Loose Pass: Political wrangles and rugby, finally!

Date published: June 16 2020

This week we will mostly be concerning ourselves with a short review of (mostly) Europe’s numerous political wrangles, an increase in penalties and some very, very happy people…

Frank views are not a good sign

The statement in one Sunday newspaper in England this weekend past was pretty succinct. Comparing where different sports had gone to during the time of corona, rugby was afforded just four words in summary: a game in crisis, while the prior text had talked of a game suffering ‘existential self-doubt.’

It’s not getting much better. While the Six Nations is set for completion in October and November and the Premiership and European Cups are also seeking to ensure they finish their seasons around the same time, the Top 14 will probably have started again by that point. Nobody knows what the hell will happen in 2021.

When World Rugby says ‘frank views’ have been exchanged on the matter, you know that people aren’t budging much. The clubs are said to be resistant to significant change to their calendar (either a shortening thereof or a change in playing windows), a sticking point when many others are eyeing up the possibility of making rugby a summer sport up north.

Yet English clubs in particular are under fire from all sides, with the looming – necessary – reduction in the salary cap leaving players out of pocket and feeling strong-armed by the clubs into being the ones taking all the pain as the consequence of the unsustainable financial models they work within. Thus has the Players’ Association threatened industrial action.

Yet even within their own groups, players and clubs are not united. Some clubs want the current salary cuts for players made permanent, while others are plying leading players with long-term contracts as only 75% of the value of pre-existing contracts has to be included under the new cap from the 2021-22 season onwards. So players with loophole-exploiting owners are safe, players at clubs with more realistic owners less so. It was lovely to hear that the owners wanted the cap cut, but hearing that half of them are diving through a loophole while the other half are not is extremely dispiriting.

France is less riven for now, but there is loud talk of a reduction in the salary cap there too, as well as many a grumble about out-of-control salaries. You’d suspect that the relative calm rests in part on the fact that France is close to a return to normal life. In the end, the Top 14 does not need the Premiership or PRO4 to survive, nor is it as interdependent with its union as the UK and Ireland. But some clubs with big backers have survived corona just fine, while others are struggling badly.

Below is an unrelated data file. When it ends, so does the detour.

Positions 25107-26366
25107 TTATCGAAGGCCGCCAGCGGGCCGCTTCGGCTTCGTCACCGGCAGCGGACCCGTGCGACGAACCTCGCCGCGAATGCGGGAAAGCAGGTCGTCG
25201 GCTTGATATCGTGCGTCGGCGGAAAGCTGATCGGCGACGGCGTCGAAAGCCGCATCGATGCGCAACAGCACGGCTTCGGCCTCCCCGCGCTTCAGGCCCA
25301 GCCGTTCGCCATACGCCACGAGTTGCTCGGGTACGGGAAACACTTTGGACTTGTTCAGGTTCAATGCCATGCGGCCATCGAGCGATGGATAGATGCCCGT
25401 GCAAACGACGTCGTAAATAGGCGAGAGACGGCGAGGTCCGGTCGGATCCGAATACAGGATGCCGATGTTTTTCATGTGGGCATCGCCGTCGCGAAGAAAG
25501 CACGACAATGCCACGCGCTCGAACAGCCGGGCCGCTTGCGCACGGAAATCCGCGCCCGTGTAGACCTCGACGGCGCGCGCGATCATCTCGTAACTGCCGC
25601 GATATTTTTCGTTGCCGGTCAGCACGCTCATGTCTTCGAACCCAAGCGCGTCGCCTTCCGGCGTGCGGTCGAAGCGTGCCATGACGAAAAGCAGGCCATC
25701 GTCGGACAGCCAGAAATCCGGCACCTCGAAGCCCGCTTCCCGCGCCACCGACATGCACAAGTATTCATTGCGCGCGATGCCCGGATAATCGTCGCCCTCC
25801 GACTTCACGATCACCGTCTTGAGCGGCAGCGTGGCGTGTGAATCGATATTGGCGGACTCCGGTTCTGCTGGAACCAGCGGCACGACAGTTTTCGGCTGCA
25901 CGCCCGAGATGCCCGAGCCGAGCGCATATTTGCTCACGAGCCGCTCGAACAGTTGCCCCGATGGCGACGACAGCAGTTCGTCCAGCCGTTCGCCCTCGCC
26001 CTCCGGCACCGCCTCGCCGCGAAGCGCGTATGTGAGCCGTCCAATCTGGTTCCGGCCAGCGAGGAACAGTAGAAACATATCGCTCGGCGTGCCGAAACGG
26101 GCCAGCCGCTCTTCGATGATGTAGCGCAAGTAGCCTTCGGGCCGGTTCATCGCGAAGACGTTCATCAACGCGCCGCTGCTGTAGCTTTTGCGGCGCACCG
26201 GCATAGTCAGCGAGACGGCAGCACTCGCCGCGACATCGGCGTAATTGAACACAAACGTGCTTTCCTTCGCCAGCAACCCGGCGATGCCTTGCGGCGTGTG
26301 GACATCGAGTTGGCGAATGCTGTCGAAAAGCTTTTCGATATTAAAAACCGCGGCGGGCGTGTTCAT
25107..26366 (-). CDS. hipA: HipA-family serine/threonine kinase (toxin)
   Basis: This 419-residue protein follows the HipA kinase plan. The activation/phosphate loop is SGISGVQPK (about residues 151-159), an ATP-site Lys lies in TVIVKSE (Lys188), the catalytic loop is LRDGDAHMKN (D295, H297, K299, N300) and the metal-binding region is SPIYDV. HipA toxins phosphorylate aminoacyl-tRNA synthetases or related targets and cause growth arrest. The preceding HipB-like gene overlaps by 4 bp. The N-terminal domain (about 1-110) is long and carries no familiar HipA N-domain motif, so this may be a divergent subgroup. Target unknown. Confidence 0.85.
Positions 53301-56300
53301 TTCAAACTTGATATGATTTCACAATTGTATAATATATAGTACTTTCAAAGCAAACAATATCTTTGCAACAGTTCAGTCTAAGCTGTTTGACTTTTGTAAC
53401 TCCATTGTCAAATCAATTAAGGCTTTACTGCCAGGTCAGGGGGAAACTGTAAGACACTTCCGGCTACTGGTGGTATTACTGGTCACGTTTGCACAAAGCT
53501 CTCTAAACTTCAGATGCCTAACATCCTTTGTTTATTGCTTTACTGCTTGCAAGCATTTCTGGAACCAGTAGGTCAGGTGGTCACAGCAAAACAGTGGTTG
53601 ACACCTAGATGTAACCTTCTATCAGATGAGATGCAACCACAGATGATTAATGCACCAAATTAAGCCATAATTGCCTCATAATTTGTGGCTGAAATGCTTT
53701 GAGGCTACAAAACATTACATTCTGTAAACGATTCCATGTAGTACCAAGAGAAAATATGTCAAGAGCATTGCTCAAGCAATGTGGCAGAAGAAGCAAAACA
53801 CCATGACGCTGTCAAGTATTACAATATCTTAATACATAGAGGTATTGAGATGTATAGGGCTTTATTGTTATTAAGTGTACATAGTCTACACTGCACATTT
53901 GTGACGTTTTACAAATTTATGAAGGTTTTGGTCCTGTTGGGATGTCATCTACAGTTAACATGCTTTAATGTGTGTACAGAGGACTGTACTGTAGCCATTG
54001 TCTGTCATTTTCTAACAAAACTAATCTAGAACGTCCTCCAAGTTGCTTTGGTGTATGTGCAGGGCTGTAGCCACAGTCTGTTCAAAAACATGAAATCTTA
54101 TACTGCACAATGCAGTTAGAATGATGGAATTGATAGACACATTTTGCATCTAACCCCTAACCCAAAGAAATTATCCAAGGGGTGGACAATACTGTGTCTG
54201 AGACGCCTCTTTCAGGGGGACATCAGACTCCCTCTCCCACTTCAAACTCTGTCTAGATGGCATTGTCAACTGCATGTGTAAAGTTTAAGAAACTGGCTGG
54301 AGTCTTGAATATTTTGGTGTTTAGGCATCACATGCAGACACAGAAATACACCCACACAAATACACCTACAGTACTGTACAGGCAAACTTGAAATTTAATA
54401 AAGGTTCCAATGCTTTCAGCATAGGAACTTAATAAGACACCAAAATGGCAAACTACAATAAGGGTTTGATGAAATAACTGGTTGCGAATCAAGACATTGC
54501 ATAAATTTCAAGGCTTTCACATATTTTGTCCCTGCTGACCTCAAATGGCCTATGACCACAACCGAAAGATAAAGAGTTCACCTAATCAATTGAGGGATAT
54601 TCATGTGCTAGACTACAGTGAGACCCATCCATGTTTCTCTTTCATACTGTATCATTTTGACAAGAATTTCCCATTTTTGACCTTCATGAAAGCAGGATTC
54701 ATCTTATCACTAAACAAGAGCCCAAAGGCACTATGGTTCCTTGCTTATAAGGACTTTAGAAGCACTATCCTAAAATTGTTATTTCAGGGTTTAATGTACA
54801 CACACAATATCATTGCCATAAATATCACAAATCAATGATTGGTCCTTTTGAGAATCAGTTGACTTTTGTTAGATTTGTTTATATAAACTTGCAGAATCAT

Both Welsh and Irish unions are existentially threatened if the current empty stadia policy continues to the end of the year. That doesn’t bode well for the PRO14, CVC or not.

As ever, too many bodies involved, too many negotiations, and simply too much rugby needed to be stuffed into too little time, with all of the stress caused by the fight for the green stuff and not really for the actual game.

Some actual rugby!

But at least we – either those of us with strong internet and patience, or actual subscriptions – were able to enjoy some actual action at the weekend! With actual crowds, as opposed to piped-in noise!

The opener was a ripper, while Sunday’s was a little more staccato. But two things were very apparent: firstly, although the penalty counts were far, far above what you’d expect from a normal game, the game’s flow did not suffer.

Both referees were excellent at clearly displaying much less tolerance at breakdowns for indiscretions such as side entry, holding onto the ball on the ground and going in off feet. It made the breakdowns much improved by the end of both games.

Secondly, you could put it down to moronic time-filling instructions or bad script editing, but it was difficult not to revel in the sheer emotion of the presenters and pundits on Sky New Zealand, as they repeatedly near-collapsed with excitement and delight at the prospect of the game about to start on Saturday.

Sophisticated, informed and focussed it was not, but for the ten minutes leading up to the game, who cared? Given all that has been quite rubbish off the pitch over the past few months, it was so good to forget about all of it and enjoy some action again.

Maybe the European suits can have a look at it before the next negotiating round and remember how good it feels.

Loose Pass compiled by Lawrence Nolan